On Mar 15, 2005, at 11:07 PM, Ross Singer wrote:
>>> No, that's the part that is likely to vary among systems.
>>> Using CUFTS would give us at least an openly available
>>> source of IDs, with broad coverage - son-of-JAKE. Those of
>>> us who are committed to proprietary systems like SFX would
>>> have to work out linkages from the CUFTS id for a given
>>> resource to the SFX id.
>> i'm working on something currently that would benefit
>> greatly from this....would the CUFTS folks be willing to
>> share their internal IDs right now?
>> anyway, i can get by using my own IDs, but was just
>> wondering if I could begin this project with at least SOME
>> interoperability from the get-go.....
> IESR is a definite possibility. In fact, it looks like there'd be
> a ton of uses. I have to admit that I'm not entirely sure what
> all I am looking at, but is there a way to relate similar
> collections together in it?
> Is it strictly UK? The current metadata seems pretty heavily
> UK-centric. How would "database concordance" occur? (i.e.
> www.jstor.org = uk.jstor.org) Do UK catalogs have any reference to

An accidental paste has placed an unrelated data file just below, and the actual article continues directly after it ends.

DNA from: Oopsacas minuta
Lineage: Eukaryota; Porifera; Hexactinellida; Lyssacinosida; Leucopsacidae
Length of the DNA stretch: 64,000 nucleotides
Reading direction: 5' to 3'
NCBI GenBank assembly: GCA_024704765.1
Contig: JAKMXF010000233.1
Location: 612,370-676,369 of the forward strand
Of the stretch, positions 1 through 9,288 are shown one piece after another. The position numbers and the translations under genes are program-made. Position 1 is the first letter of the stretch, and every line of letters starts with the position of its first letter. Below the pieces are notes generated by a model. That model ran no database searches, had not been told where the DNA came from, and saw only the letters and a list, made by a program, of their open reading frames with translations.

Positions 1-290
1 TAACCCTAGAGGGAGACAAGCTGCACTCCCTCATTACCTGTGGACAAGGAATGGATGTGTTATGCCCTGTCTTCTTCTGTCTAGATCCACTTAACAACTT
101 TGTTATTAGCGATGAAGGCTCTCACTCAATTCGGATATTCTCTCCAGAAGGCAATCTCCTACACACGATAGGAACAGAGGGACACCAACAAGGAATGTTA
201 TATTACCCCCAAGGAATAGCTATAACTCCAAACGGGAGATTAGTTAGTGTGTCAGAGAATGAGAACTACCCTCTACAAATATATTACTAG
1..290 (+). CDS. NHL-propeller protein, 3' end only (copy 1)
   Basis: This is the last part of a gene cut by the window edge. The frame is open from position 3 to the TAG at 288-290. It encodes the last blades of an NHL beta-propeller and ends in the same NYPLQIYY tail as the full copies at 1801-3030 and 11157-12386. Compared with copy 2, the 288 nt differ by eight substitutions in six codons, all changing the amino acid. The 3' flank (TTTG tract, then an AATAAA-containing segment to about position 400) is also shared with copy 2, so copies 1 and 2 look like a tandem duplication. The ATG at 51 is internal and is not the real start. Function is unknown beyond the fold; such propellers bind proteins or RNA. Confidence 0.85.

> these items? Is there any effort to attain that?
I had the privilege of visiting the IESR folks a couple of weeks ago
with a few other people. IESR's goal is similar to one of the goals of
the Ockham NSF Project, namely, to create a machine-to-machine registry
(directory) of digital library services and collections. They have
articulated a very Dublin Core-like metadata scheme and added a few
other things to describe just about any type of digital library entity.
Now that I think about it, each item in the directory will have a
unique key, if that is what you require. Similarly, I believe the
Ockham Registry will have a similar feature, especially considering
that we (the Ockham folks and the IESR folks) plan to be working more
Eric Lease Morgan
University Libraries of Notre Dame